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Psychoanalysis and Narrative MedicineReview - Psychoanalysis and Narrative Medicine
by Peter L. Rudnytsky and Rita Charon (Editors)
State University of New York Press, 2008
Review by Terry Burridge
Jul 8th 2008 (Volume 12, Issue 28)

As the title suggests this series of papers is about narrative medicine-or, more accurately, about narrative and medicine or, narrative in medicine. These distinctions are not just pedantry-they are the core of the book. Each small preposition shifts the focus of the book into allowing the reader to consider how much a small difference makes. And to consider the whole question of personal narrative. Simply the question of the book is "Who owns the patient?" Is a patient-and their story- the "property "of the clinician or the property of the patient? The answer from the various contributors to this book is that it is, at best, shared "property". The patient comes to the clinician with a story to tell and wants someone else to hear this story and to reverence it. But the clinician's role is not simply to be the passive hearer, but to become a participant observer and listener. Bruno Bettleheim in his book "The Uses of Enchantment" makes the point that fairy tales "... carry important messages to the conscious, the preconscious , and the unconscious mind, on whatever level each is functioning at the time" (Belleheim:1975) Our own narratives carry a similar message, both to ourselves and to whoever we are asking to share them with us.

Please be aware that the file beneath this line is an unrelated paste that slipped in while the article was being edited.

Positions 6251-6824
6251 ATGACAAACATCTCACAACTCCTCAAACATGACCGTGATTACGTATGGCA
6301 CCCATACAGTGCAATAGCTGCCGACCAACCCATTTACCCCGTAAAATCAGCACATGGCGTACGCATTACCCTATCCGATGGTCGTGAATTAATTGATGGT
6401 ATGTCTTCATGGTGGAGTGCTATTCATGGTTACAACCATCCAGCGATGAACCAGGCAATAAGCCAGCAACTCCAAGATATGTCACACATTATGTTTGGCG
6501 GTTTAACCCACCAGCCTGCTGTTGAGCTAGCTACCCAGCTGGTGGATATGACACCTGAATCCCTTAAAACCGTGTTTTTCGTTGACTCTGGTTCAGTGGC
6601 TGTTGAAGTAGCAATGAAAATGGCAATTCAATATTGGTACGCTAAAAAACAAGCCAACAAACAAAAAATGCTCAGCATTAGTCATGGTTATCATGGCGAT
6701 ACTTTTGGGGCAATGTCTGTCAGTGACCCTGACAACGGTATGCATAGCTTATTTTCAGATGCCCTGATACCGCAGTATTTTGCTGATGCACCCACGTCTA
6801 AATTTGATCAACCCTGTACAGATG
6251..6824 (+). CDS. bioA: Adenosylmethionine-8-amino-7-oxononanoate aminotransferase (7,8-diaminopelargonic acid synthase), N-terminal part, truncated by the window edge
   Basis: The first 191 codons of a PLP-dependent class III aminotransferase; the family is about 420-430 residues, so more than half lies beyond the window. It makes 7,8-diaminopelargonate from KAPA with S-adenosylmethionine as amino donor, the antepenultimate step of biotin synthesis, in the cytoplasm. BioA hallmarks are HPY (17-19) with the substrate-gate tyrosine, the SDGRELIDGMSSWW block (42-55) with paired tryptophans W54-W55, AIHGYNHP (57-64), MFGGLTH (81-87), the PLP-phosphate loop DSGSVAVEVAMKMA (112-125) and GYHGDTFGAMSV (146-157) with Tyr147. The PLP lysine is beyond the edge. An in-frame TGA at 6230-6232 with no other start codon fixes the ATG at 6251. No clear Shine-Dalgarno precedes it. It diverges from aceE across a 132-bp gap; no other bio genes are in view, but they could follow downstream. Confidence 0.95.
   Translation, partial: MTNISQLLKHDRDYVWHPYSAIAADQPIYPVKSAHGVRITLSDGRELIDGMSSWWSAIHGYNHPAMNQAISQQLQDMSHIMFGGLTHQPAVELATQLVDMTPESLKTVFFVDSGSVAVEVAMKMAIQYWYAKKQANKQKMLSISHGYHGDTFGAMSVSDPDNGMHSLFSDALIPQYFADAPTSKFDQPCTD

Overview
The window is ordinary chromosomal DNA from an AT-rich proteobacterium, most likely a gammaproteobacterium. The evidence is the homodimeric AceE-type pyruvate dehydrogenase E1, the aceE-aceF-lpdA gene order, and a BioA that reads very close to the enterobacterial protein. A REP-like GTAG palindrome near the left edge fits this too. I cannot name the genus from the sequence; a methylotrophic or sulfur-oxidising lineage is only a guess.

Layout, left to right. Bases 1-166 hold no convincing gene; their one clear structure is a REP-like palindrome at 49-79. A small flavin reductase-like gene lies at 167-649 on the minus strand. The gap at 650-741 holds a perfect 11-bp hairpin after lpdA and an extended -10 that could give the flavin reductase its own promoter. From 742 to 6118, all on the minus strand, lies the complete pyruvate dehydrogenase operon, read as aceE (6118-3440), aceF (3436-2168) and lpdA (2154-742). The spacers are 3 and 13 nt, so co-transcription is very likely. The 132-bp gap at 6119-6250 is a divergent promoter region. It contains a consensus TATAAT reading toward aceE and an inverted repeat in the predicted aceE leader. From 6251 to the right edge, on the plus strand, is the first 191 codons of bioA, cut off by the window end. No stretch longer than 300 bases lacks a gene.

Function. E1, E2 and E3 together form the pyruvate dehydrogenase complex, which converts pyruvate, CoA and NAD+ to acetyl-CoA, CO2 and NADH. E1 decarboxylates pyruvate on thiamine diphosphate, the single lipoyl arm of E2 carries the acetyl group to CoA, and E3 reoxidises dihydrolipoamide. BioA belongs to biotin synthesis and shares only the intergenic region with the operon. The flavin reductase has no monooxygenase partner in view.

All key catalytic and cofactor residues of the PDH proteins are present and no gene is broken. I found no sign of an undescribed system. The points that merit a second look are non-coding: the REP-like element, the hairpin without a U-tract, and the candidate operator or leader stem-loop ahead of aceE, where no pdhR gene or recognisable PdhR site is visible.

Rita Charon In her paper "Where does Narrative Medicine Come From? Drives, Diseases, Attention, and the Body" comments that "Narrative medicine has evolved as a means to honor the stories of illness, whether told by the patient, family member, doctor, or nurse. More sharply it has become a way to probe the narrativity of disease, of health, of healing, and of the relation between the sick person and the one who tries to help." Charon's use of honoring a patient's story is important because it is another o f the themes that runs through many of the papers- that one's story is more than "just" information. It is us giving to another a part of our soul-our essence. A person's story is more than a case history of symptoms to be noted as part of a medical assessment; it is something to be prized and honored. And here, it seems to me, is where nurses are particularly privileged. We get to spend days, weeks and, sometimes, years, with our patients giving us ample time to hear their stories.(It seems to me ironic-and tragic-that in many psychiatric units now we have the concept of "protected time" i.e. an hour a week where nurses are free to go and talk to their patients. An hour a week is a pitifully small allowance of time which we can give to our patients. Small wonder that schizophrenic voices can become so important-they are least always present and not busy with ward rounds, medication, care plan writing etc!) Writing of time spent with her patients Charon has this to say "Through the attention I donate and the authenticity he displays, we grow together in knowledge, in action and in grace, hoping for the best, making it out together". This makes narrative into a shared experience where both clinician and patient can give to each other and learn from each other.